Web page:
>
          > [Non-text portions of this message have been removed]
          >
          >
          >
          > To subscribe send a blank e-mail to:
          forensic-science-subscribe@yahoogroups.com
          > To unsubscribe send a blank e-mail to:
          forensic-science-unsubscribe@yahoogroups.com
          >
          > Group home page: http://groups.yahoo.com/group/forensic-science
          > >From the home page you can search the list archives. It also includes
          links to forensic science sites and allows you to modify your account
          settings.
          >
          > Your use of Yahoo! Groups is subject to http://docs.yahoo.com/info/terms/
          >
          >
          >
        • hobbit@oldowl.com
          sounds very interesting Bob..all of it ... From: Robert Parsons To: Sent: Tuesday, June 11, 2002
          Message 4 of 4 , Jun 16, 2002
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            sounds very interesting Bob..all of it


            ----- Original Message -----
            From: "Robert Parsons" <rparsons@...>
            To: <forensic-science@yahoogroups.com>
            Sent: Tuesday, June 11, 2002 4:11 PM
            Subject: RE: [forensic-science] info on seminars/courses/internships


            > If you're serious about a career in forensic science (not in crime
            > investigation), forget on-line programs and short courses. They aren't
            > enough. You need a four-year science degree, preferably in chemistry,
            > biology, or forensic science.
            >
            > Fire debris (arson) analysts are analytical chemists who identify the
            > petroleum products and other flammable liquid residues that remain in the
            > debris after an arson, so you need an analytical chemistry background to
            do
            > that work. Fire scene investigators, however, are usually fire marshals
            or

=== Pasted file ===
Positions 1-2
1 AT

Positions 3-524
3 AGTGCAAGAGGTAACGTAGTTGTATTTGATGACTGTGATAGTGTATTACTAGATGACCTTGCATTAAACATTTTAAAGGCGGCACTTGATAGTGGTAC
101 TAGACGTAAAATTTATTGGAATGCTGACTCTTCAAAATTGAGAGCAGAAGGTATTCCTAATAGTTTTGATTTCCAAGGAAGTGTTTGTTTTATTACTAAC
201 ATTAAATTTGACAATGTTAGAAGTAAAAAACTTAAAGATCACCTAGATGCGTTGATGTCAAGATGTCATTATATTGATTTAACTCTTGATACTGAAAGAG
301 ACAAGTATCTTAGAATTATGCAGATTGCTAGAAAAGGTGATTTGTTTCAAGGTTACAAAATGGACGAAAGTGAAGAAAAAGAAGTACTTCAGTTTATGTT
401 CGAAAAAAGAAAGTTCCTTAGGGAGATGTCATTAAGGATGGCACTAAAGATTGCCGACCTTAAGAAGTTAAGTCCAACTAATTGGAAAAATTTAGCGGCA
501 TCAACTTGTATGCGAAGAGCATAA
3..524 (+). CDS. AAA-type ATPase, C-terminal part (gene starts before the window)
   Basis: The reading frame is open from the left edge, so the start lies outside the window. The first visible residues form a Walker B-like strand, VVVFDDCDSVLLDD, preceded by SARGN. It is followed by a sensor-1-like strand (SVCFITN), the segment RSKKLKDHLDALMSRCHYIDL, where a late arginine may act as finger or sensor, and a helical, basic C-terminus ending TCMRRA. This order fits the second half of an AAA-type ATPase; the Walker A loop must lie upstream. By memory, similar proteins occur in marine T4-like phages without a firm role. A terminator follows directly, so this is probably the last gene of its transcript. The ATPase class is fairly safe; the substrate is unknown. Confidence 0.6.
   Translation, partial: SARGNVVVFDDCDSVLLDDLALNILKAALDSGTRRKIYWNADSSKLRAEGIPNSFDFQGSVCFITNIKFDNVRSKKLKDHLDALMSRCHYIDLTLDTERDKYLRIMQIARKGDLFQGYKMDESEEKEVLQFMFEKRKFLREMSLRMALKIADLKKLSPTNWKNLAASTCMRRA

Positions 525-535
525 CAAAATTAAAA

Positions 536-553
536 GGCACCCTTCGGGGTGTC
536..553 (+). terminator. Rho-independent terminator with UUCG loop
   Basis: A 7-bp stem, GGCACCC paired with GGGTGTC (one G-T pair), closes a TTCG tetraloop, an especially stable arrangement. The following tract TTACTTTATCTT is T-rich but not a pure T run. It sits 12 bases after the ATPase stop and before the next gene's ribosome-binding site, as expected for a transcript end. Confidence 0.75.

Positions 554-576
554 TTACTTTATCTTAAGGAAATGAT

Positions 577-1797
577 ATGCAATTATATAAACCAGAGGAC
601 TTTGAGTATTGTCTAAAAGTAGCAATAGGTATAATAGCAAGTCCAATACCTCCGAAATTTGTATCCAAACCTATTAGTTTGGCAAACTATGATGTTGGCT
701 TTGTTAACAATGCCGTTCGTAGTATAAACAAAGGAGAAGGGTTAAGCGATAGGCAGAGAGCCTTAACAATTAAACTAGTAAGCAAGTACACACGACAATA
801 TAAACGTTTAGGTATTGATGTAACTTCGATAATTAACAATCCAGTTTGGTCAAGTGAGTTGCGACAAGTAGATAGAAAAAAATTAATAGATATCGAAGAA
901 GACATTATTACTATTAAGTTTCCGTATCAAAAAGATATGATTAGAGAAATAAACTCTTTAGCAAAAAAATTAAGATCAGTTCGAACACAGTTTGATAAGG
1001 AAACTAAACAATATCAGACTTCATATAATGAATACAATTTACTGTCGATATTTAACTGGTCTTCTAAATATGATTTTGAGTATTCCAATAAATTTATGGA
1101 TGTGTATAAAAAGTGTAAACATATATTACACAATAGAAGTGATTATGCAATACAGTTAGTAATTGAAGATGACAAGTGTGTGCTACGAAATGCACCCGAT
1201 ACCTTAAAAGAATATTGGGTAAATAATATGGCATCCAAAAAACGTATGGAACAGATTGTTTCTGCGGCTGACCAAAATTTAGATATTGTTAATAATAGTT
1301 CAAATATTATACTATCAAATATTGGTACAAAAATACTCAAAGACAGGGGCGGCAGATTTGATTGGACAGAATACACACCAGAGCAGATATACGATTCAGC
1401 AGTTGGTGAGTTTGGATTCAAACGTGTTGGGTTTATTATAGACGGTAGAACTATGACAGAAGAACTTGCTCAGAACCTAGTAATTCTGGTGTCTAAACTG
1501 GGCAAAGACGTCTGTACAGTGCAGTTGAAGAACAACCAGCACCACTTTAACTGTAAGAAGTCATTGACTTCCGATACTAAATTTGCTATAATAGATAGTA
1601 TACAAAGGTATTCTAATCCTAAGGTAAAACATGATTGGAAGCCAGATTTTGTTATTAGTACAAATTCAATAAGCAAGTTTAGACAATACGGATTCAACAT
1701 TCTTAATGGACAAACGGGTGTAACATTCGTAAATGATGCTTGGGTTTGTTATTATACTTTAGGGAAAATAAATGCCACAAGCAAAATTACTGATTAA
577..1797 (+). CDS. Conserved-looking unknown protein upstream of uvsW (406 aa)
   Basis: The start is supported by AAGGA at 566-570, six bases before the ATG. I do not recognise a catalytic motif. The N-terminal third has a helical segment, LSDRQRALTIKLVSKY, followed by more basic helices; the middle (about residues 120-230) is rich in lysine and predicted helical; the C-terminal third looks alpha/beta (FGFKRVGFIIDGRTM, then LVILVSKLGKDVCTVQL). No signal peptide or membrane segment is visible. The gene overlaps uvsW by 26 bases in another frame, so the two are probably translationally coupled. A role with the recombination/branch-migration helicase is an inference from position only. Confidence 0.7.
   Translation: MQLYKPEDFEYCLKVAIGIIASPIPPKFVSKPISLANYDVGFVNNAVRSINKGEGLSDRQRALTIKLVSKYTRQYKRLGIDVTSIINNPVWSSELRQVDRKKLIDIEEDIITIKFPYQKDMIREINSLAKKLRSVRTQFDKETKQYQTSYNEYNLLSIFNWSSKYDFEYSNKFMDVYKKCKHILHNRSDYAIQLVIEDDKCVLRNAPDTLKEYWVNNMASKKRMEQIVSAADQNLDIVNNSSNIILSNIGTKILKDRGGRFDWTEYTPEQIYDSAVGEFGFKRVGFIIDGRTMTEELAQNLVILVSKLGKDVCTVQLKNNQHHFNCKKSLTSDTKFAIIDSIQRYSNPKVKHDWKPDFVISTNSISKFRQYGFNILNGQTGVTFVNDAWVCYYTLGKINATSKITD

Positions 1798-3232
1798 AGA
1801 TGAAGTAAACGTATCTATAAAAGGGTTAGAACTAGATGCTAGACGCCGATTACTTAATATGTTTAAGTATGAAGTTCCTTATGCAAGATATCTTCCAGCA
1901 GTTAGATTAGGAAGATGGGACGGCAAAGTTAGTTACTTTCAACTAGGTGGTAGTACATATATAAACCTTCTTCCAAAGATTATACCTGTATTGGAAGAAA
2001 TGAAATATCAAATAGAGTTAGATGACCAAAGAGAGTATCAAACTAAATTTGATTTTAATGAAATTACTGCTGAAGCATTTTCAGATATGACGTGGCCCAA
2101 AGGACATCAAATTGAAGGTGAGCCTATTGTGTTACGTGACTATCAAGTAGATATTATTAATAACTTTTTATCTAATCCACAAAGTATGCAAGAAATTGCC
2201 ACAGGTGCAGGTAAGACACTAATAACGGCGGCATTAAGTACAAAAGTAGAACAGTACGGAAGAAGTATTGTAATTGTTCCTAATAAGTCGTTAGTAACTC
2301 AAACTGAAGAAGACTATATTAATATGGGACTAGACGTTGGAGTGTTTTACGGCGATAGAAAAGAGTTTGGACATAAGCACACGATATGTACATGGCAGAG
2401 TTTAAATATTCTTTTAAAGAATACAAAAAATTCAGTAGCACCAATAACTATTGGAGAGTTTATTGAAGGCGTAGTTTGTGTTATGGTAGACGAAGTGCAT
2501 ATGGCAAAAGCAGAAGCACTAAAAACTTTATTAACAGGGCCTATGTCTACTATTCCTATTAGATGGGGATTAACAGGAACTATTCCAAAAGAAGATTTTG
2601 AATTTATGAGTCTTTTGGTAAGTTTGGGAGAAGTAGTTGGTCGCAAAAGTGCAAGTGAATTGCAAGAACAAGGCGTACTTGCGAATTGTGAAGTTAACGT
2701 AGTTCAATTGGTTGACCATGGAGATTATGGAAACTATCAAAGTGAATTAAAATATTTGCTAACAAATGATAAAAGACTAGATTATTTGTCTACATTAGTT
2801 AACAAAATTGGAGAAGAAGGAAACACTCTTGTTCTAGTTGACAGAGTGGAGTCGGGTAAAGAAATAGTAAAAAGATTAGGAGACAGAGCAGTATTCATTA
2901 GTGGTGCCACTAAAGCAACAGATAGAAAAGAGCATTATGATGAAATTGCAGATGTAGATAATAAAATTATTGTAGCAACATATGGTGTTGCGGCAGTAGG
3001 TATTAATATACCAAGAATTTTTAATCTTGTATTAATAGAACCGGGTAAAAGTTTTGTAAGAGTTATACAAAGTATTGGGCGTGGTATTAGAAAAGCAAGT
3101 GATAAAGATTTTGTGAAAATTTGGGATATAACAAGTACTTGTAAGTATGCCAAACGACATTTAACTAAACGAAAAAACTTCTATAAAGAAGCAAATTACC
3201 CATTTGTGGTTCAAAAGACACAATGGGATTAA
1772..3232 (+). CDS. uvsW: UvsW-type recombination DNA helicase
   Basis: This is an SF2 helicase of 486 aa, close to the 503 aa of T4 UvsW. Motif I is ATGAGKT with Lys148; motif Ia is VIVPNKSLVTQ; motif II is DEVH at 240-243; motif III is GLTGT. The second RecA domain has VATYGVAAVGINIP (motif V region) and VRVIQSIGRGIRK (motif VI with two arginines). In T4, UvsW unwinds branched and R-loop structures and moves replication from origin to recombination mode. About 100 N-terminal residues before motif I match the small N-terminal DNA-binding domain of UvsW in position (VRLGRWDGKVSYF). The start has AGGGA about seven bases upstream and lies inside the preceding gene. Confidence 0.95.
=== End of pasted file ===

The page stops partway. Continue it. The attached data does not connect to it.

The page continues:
> sometimes police officers/detectives who have special training in locating
            > the point of origin of the fire - they then dig there and send the samples
            > they collect to the chemist in the laboratory who does the analysis. Fire
            > scene investigation training can't be done on-line either, you need
            hands-on
            > training in a formal fire investigation program.
            >
            > Latent print examinations are mastered in an apprenticeship with an
            > experienced latent print examiner, although there are introductory courses
            > offered at police academies and in university criminal justice programs
            that
            > will give you a start. Hands-on training is again needed, followed by an
            > apprenticeship with an experienced fingerprint expert. On-line courses
            > might give you an introduction, but you won't get far with them alone. If
            > all you want to do is learn to lift latent prints and take rolled prints
            > (like any good cop can do), then you can learn that at any local police
            > academy, but if you want to learn to identify them you'll need formal
            > training that can't be had on-line or through short courses alone. If you